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Dr Sam Wassmer

Ph.D.

Associate Professor
of Malaria Pathogenesis

Room
236a

LSHTM
Keppel Street
London
WC1E 7HT
United Kingdom

Tel.
+44 (0) 20 7612 7888

Following the completion of his Ph.D. in Marseille, Sam Wassmer joined the Liverpool School of Tropical Medicine in 2005, as a post-doctoral fellow. He was based at the Malawi-Liverpool-Wellcome Trust Clinical Research Programme in Blantyre, and was awarded a Wellcome Trust Research Training Fellowship in 2007 to investigate the influence of endothelial responsiveness to TNF on malaria severity and outcome. In parallel, he contributed to seminal work on the pivotal role of endothelial protein C receptor in fatal paediatric cerebral malaria, associating for the first time coagulation and inflammation with parasite sequestration in the brain.

In September 2010, Sam Wassmer was appointed Assistant Professor in the Department of Microbiology at the New York University School of Medicine, where he worked for over 5 years. During this time, he developed several research projects in Rourkela, India, as part of an NIH-funded International Center of Excellence for Malaria Research. His research focusses on the mechanisms underlying the pathological differences in cerebral malaria between African and Southeast Asian populations, the main affected groups.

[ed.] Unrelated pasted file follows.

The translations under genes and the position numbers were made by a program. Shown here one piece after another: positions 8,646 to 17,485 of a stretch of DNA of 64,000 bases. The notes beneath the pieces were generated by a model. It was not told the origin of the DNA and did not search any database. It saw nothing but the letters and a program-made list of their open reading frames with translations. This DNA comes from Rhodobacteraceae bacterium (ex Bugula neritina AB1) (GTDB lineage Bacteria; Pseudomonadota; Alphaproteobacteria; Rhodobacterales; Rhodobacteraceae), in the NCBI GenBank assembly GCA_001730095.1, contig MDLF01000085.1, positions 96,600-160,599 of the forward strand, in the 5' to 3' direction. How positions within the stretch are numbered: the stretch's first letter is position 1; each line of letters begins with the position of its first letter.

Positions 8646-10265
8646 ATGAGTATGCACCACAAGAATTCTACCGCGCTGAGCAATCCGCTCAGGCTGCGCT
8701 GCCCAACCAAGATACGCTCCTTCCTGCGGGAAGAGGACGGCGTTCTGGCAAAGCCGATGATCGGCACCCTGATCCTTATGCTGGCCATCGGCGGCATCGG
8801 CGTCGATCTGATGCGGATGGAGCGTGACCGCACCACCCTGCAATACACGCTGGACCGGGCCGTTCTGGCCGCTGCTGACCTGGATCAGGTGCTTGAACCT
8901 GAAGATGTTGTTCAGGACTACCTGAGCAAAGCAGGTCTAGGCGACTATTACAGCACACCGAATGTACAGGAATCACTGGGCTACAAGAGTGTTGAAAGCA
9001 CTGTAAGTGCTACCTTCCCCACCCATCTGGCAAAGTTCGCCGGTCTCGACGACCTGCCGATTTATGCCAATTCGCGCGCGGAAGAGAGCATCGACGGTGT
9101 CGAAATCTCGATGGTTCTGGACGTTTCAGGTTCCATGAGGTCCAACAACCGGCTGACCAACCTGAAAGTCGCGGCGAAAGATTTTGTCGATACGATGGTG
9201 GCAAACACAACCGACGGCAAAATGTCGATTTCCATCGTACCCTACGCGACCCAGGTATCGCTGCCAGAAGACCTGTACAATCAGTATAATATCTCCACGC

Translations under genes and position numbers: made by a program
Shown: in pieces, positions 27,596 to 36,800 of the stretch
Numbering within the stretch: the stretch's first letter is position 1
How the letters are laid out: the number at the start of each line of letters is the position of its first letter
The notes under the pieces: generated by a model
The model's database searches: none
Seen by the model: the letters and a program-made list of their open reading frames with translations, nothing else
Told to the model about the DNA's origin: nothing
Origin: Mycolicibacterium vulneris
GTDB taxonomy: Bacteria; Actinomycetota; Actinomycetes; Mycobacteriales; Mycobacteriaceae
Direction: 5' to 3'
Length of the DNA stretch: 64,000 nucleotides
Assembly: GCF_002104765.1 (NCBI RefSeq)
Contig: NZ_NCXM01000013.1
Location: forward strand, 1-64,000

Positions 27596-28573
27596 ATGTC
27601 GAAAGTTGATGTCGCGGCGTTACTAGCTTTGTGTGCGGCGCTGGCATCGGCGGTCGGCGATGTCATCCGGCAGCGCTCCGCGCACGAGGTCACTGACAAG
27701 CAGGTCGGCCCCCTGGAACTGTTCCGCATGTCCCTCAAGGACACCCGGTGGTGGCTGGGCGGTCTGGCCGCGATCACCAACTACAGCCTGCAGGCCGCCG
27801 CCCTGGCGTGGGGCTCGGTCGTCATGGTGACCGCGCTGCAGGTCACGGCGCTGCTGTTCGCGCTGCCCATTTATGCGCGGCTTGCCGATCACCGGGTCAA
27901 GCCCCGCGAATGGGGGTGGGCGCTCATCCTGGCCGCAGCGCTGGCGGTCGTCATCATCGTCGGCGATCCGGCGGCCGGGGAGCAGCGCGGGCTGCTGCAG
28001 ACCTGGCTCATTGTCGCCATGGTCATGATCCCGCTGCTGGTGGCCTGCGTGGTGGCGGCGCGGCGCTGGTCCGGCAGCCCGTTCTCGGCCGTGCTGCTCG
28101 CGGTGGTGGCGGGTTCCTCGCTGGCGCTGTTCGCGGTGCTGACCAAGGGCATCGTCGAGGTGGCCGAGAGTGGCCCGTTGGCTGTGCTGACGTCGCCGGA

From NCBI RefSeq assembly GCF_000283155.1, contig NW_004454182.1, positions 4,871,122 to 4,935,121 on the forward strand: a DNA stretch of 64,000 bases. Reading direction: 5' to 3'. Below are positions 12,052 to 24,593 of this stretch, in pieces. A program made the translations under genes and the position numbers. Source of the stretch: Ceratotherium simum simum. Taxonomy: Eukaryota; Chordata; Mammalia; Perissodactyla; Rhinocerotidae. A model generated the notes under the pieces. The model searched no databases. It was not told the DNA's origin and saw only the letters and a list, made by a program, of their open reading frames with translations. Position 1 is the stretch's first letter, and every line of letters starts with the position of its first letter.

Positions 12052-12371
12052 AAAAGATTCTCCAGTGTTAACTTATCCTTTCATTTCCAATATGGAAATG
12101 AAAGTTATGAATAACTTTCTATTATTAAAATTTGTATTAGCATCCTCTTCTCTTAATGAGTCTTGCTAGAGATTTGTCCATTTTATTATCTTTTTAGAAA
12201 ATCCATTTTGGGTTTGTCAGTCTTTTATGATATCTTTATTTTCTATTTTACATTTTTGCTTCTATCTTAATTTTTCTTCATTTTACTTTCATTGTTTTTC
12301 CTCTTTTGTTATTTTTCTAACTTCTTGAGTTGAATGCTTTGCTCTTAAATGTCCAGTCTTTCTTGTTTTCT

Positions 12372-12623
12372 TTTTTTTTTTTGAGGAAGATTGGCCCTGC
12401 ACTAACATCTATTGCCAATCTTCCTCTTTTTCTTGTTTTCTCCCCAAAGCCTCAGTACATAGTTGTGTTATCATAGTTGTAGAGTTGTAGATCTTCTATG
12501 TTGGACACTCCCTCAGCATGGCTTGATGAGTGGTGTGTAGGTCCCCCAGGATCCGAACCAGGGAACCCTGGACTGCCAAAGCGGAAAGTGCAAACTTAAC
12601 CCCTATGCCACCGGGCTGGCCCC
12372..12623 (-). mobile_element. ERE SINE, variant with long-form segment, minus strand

Sam Wassmer joined the School in May 2016 as an Associate Professor of Malaria Pathogenesis. He is currently the co-Director of the Malaria Centre.

Affiliations

Faculty of Infectious and Tropical Diseases
Department of Infection Biology

Centres

Malaria Centre

Teaching

Sam has successfully completed the Postgraduate Certificate in Learning and Teaching  at the LSHTM and has become an Associate Fellow of the Higher Education Academy (HEA). He has a wide range of teaching activities, which include:

  • Module organiser for Immunology of Clinical Disease (IDM3167),
  • Deputy Module Organiser for Malaria (IDM503),
  • inflammation, immunopathology of infectious diseases & malaria pathogenesis (IDM3120),
  • malaria blood stages & immunology (IDM3177),
  • innate immunity, inflammation and immunopathogenesis (IDM3134),
  • malaria pathophysiology (Distance Learning IDM103, IDM213, IDM503),
  • MSc exam marking.

He is the Chair of the Exam Board for the Immunology of Infectious Diseases MSc, participates in the annual field trip for the Medical Parasitology MSc, tutors students from both courses, and is involved in the Mentorship Scheme at LSHTM.

Research

Sam Wassmer's team investigates factors that lead to the development of cerebral malaria in patients infected with Plasmodium falciparum. This includes specific virulence factors of the parasite, as well as host-related determinants across cohorts from different age groups and geographic origins. Sam is also interested in the development of cost-effective and easily deployable diagnostic tools, specifically designed for malaria-endemic settings. 

Research Area
Drug discovery and development
Innate immunity
Parasites
Public health
Protozoa
Discipline
Genomics
Immunoepidemiology
Immunopathology
Cell biology
Medicine
Molecular biology
Parasitology
Pathology
Education
Vaccinology
Disease and Health Conditions
Infectious disease
Malaria
Neurological disease
Country